Fighting prejudice against people who use drugs should lead to a larger interrogation of society and inequality – not only a change of vocabulary.
The redress scheme cannot be a truly ‘just response’ if it says some kinds of victims simply don’t count.
The government's proposed redress scheme for victims of institutional child sexual abuse controversially excludes some victims.
Nitrous oxide inhaled out of a balloon gives the user euphoric feelings.
"Nangs" are cheap, legal and easy to get - but like most drugs, they are also highly dangerous.
Cannabis is the most widely available and most used illegal substance in the world, and Canadian youth are among the top users. Parents and their kids need to prepare for the day it becomes legal in Canada in 2018.
Parents can help protect their kids from cannabis abuse by openly discussing the health risks, the pleasures and the responsible ways to use the drug.
Baby boomers who drink and take drugs risk a range of physical and mental problems that younger substance users don’t necessarily face.
More Australians over 50 are drinking and taking drugs than ever before. Here's why that can be a problem.
An officer and his dog walk the halls at a school in Indianapolis.
AP Photo/Michael Conroy
When police coax information from low-level offenders with threats of harsh sentencing, it breeds distrust in the community and ultimately contributes to mass incarceration.
Has D.A.R.E. moved beyond the “just say no” days of the ‘80’s and '90’s?
AP Photo/Nick Ut
Jeff Sessions was met with considerable skepticism when he announced his desire to revive D.A.R.E. But it turns out that the current program is nothing like the ineffective D.A.R.E. of the '80's and '90's.
Cannabis remains Britain’s favourite illegal drug.
Anabolic steroids and nitrous oxide are on the up and up.
Social Services Minister Christian Porter, speaking on Q&A.
Social Services Minister Christian Porter told Q&A that 'rates of drug use amongst unemployed are 2.5 times higher than amongst employed people'. Is that correct?
Generally, people under 40 have reported a decrease in recent illicit drug usage since 2001, while people 40 or older have reported an increase in recent years.
AAP Image/Paul Miller
The proportion of population who use legal and illegal drugs has remained stable or trended down. Fewer young people are using, but the proportion of older people using drugs and alcohol has grown.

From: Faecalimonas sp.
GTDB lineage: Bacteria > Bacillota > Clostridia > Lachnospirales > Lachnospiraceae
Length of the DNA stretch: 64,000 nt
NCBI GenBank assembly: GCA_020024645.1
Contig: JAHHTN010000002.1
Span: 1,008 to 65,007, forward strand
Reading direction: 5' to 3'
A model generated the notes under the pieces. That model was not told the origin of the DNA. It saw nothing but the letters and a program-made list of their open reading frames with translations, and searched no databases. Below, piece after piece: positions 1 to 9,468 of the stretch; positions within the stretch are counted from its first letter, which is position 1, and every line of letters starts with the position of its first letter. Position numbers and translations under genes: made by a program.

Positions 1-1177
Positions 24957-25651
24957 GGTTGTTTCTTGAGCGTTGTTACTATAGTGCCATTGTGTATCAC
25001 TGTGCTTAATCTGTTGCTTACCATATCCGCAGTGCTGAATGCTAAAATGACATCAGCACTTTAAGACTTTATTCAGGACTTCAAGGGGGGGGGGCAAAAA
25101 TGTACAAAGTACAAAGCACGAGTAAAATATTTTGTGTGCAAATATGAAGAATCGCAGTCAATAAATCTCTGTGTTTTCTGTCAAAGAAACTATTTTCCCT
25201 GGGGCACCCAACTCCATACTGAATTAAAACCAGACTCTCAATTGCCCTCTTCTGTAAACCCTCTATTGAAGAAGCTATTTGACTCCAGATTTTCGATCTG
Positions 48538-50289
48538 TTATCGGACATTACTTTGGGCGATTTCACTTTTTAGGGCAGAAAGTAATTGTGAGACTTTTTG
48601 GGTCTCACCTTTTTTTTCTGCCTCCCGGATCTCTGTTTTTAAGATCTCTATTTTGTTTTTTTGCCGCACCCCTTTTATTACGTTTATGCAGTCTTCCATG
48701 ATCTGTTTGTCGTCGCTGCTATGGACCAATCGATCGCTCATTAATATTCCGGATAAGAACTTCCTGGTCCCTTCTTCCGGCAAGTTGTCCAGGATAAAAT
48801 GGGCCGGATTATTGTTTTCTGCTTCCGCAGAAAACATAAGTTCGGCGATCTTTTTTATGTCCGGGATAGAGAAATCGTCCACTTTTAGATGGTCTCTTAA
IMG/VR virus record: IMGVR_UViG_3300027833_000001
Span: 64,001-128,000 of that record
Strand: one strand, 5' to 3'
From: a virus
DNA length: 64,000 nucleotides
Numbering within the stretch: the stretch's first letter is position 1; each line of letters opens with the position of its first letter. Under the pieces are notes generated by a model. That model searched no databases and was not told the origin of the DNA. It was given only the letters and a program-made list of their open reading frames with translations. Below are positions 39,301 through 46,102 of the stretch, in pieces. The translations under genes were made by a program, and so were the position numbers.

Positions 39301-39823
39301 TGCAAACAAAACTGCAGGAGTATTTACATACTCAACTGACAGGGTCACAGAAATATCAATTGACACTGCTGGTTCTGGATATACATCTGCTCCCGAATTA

A medical cannabis grower.
Scientists have never found a medicine to help crack users who want to decrease their consumption. Canadian researchers think cannabis might be the answer.
There has been a dramatic increase in the amount of steroids seized at the Australian border over time.
There is an urgent need to reconsider steroid use as a public health issue as opposed to a criminal justice concern.
Young people using the infamous ‘nyaope’ drug in Johannesburg.
Moeletsi Mabe/ The Times
Portugal won the war on drugs by giving up. What lessons can South Africa learn from their approach?
Relaxing or risky?
Smoking cannabis can cause addition, impaired memory and even psychosis.
The not-for-profit UK group The Loop said it tested the drug ecstasy with ‘loop lasers’ at a festival in July 2016.
The Loop UK/Facebook
Victorian Police Chief Commissioner Graham Ashton said conducting on-site drug tests at public events "safely and quickly is not really a practical option". But the technology is available.
Monotony, loneliness, trauma, isolation and alienation create a demand for drugs inside.
A BBC report has revealed the extent of drug use in UK prisons. It will be difficult to tackle the problem without a radical review of sentencing practices.
A spontaneous memorial shrine to an overdose victim in Celestial Lane, Melbourne.
Public memorials to overdose victims might not only shift who we consider worth grieving, but also encourage us to reflect on the nature of memory and mourning, inclusion and exclusion.
There has been particular concern about methamphetamine use among Aboriginal and Torres Strait Islander Australians.
Around 2.3% of Aboriginal and Torres Strait Islander Australians 15 years and over report using speed or amphetamine in the past year. This is similar to the general population.
Unlike fine wines, the older generation of drinkers aren’t improving with age.
Hard living and formative years during which health issues were understood less than today are coming home to roost.
If people are going to take drugs, wouldn't it be better if they knew what was in them?